The Bee Whisperer: Carolina Honeybees Farm

Charlotte Anderson did not come from a long line of beekeepers. Her curiosity about bees was piqued when she was a child, but it wasn’t until years later, when she observed her father-in-law tending his small beekeeping hive, that she began to revisit the idea of having her own hives. Anderson was fascinated by the process of procuring honey and loved eating fresh, bite-sized nuggets of honeycomb.

At the time, Anderson, who earned a B.A. in Education from Clemson University, had a full plate between teaching, gardening, and raising award-winning chickens and horses. But she couldn’t shake her desire to have her own honeybee hives.

In her late forties, Anderson’s passion to work with bees could no longer be ignored. “I was gonna have to have some bee hives. My life was not going to be complete if I did not get to try it,” she said. But it was a long journey from fledgling beekeeper to 2012’s South Carolina Beekeeper of the year—an accomplishment not common for women.

Establishing her farm, Carolina Honeybees, with only two hives, she continued studying and connecting with fellow beekeepers around the country. Upon reaching a 25-hive farm, Anderson soon realized she wasn’t able to give all her attention to so many hives. She decided that if she focused her attention on fewer hives, she may be able to improve her output with fewer hives. “I decided I was going to cut my hive numbers back to maybe 12. I thought I could be a better bee keeper with 10 or 12. Then my bees wouldn’t suffer and I’d probably get about as much honey as I would with the 25.”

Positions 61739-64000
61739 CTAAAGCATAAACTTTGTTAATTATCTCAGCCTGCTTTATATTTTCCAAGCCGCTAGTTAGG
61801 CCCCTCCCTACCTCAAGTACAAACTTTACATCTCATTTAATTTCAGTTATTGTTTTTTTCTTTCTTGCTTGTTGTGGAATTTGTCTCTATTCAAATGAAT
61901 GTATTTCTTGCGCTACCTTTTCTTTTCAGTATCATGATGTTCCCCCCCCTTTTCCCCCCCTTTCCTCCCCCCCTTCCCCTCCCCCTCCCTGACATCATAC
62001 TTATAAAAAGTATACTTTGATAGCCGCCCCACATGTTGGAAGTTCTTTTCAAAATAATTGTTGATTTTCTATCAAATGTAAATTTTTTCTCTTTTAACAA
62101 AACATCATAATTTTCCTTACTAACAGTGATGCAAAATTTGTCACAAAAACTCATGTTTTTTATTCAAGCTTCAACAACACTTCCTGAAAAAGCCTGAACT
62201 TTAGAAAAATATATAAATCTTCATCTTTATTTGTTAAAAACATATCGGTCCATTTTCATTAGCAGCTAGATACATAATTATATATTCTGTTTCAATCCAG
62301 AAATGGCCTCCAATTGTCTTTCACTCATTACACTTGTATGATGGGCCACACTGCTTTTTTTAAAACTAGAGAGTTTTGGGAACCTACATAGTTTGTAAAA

Anderson genuinely loves her bees. “I would like to have a day no bees would die. I know that can’t happen but it would be good to have a day no bee would die.”

Anderson entered the beekeeping world at a time when things were changing for the honeybee industry. A honeybee parasite, identified as “varroa,” began destroying colonies all over the country, including Anderson’s. Similar to a flea, they suck blood from the bees, weakening and shortening the bee’s life span and even causing developmental issues.

Anderson began researching chemical-free methods to keep her hives safe, not wanting to hurt her bees with damaging pesticides. This search for knowledge led Anderson to the next phase of her beekeeping journey.

She applied to the South Carolina Beekeepers program, a challenging series of training and tests for certification. Each certification level of the program takes at least two years to complete. Anderson was not deterred by the challenge—in fact, she was propelled by the idea that she could achieve a status that few women have: Master Beekeeper. 

In 2012 she was awarded that prestigious honor, and she was also honored as Beekeeper of the Year.

Anderson currently spends her time lecturing, volunteering at Hagood Mill, and selling her products at festivals and local farmer’s markets, with the help of her father. Her products include 100% pure honey, lip balms, beeswax soaps made with fresh local goat’s milk, and 100% beeswax candles.

Anderson’s success isn’t confined to South Carolina. A customer was so enthralled by Anderson’s beeswax soaps that she exclusively furnishes her Tuscan villa with them. Anderson smiles proudly, “I was very honored for that. I will never make it to Italy, but my soap will.”

Be sure to visit Charlotte Anderson’s blog and online shop.

Photos and article by Deb Peluso.